U.S. small businesses face mass closures without more pandemic aid

By Ann Saphir and Jonnelle Marte

OAKLAND, Calif./NEW YORK (Reuters) – After surviving two strokes at age 27, Olivia Colt threw herself into starting a catering business, a lifelong dream. Ten years and another stroke later, she had built Salt & Honey Catering Plus Events into a thriving operation in downtown Oakland.

Now with the coronavirus pandemic forcing cancellations of her customers’ weddings and events, she has slashed her staff from 25 to six and tried to drum up new business by selling groceries online. She secured a $100,000 forgivable loan under the U.S. Paycheck Protection Program (PPP) and another

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What People Are Shopping for Now, Months Into a Pandemic

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As the coronavirus pandemic drags on, online shopping habits continue to evolve.

Even with the easing of lockdown measures in most U.S. states (with some now reverting), a lot of people are still investing in staying at home, according to trends seen by media companies with large or growing affiliate businesses. This includes Wirecutter, owned by The New York Times; Vox, which owns New York Magazine and The Strategist and The Cut verticals; and Condé Nast, which is increasingly focused on affiliate revenue.

“I think we’ve reached a different stage, where it

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What to expect at the antitrust tech hearing

Today marks a significant milestone for Jeff Bezos: it’s the first time he’s testifying before Congress. 

The chief executive of Amazon, alongside his counterparts at Alphabet (GOOG), Amazon (AMZN), Apple (AAPL) and Facebook (FB), faces the House Judiciary Subcommittee on Antitrust, Commercial and Administrative Law for a hotly anticipated hearing on antitrust concerns facing each of the big four. His traditionally tight-lipped nature coupled with Amazon’s particularly expansive and multi-dimensional business model have put a bright spotlight on Bezos’ performance.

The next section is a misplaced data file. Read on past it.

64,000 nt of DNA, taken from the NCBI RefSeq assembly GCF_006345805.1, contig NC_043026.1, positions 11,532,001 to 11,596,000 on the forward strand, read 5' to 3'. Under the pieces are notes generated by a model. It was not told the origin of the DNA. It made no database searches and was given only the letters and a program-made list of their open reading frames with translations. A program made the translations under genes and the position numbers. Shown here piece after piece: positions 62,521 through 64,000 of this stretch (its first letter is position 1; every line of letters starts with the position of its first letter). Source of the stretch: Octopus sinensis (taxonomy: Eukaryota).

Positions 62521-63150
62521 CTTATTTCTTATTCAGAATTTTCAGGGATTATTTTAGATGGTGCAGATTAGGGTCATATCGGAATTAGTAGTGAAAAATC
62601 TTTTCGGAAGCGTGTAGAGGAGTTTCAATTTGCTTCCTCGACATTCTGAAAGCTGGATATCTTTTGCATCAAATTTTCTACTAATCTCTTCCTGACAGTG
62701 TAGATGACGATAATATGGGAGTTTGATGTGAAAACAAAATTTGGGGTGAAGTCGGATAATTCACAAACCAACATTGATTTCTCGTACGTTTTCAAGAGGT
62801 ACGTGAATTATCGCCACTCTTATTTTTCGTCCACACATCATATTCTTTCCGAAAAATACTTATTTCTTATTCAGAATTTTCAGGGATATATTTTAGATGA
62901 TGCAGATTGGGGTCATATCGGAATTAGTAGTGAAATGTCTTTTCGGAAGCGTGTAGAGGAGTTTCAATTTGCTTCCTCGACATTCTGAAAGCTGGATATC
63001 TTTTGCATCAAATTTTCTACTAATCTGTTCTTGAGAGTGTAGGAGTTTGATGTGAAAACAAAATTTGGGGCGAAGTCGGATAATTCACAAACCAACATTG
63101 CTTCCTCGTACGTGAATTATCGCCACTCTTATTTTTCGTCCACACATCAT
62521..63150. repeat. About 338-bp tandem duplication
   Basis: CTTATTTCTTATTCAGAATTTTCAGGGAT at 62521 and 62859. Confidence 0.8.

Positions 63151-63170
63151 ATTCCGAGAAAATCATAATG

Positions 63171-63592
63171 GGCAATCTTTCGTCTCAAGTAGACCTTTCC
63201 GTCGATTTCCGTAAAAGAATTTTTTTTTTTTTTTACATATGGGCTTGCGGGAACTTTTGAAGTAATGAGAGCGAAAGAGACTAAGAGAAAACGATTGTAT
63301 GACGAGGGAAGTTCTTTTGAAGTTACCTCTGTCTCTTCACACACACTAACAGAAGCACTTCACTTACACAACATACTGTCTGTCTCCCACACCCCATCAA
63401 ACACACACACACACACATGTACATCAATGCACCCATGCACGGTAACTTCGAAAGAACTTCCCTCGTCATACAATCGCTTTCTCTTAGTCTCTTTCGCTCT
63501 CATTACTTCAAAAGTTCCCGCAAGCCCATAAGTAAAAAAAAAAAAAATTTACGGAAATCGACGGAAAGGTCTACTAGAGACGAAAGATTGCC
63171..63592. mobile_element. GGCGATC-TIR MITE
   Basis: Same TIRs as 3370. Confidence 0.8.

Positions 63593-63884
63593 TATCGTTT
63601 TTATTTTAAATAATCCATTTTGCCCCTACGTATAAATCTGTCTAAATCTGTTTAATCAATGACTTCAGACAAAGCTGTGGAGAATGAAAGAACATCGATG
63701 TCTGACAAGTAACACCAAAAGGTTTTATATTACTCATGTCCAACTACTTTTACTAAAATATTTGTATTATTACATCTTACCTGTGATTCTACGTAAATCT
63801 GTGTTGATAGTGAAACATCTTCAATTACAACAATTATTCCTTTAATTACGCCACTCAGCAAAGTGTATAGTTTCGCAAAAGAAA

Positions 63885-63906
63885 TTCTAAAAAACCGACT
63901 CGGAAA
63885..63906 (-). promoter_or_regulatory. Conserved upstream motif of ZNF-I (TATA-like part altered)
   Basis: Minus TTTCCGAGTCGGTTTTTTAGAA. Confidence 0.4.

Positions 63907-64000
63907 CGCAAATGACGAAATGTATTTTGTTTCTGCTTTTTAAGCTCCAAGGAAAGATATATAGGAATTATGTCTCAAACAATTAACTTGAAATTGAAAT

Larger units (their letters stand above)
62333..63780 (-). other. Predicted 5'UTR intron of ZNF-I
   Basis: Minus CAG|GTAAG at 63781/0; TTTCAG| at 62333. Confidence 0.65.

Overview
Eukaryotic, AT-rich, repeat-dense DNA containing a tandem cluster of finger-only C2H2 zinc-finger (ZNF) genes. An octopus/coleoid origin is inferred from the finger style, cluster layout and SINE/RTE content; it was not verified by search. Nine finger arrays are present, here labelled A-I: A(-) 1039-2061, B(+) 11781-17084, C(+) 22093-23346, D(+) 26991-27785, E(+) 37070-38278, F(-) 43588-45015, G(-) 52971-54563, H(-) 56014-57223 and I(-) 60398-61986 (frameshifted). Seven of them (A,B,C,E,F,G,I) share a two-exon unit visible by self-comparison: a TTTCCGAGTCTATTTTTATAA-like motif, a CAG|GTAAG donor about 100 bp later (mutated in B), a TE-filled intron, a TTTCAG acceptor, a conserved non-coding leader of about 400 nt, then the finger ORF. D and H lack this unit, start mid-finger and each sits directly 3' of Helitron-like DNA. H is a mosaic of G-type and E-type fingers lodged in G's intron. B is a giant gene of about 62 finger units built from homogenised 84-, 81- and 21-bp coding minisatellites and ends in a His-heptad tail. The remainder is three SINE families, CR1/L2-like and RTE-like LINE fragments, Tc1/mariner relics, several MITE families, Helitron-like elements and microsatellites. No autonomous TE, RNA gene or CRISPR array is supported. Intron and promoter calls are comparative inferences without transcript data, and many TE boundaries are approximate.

Bezos released a written statement Tuesday evening, outlining the purpose of Amazon, which he founded 26 years ago — to

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America’s Race Movement Affects You, Too

(Bloomberg Markets) — Black Americans, myself included, were not surprised by what happened to George Floyd and countless others who preceded him. Or, sadly, those who will surely follow him.

Enraged, yes. Hurt? Incredibly. Surprised, no.

These days, I’m often asked whether I regret returning to the U.S. after spending 23 years working and living in France and the U.K. As I near the end of my first year back, the answer is a hard no. I’d rather have a front-row seat to watch, query, and appreciate the shift that’s occurring here. Europe, for the record, has its own issues

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Stocks open mixed with earnings, stimulus talks in focus

Stocks traded choppily Monday morning ahead of a busy week of corporate earnings results, a Federal Open Market Committee monetary policy meeting and plethora of economic data reports.

The S&P 500 and Nasdaq Composite each opened slightly to the upside, with the materials and information tech sectors leading advances in the S&P 500. Shares of Amazon (AMZN) and Apple (AAPL) each rose more than 1%, with both companies set to report second-quarter results later this week.

Meanwhile, gold prices jumped to a record Monday morning, closing in on the $2,000 per ounce mark as investors piled into the safe haven

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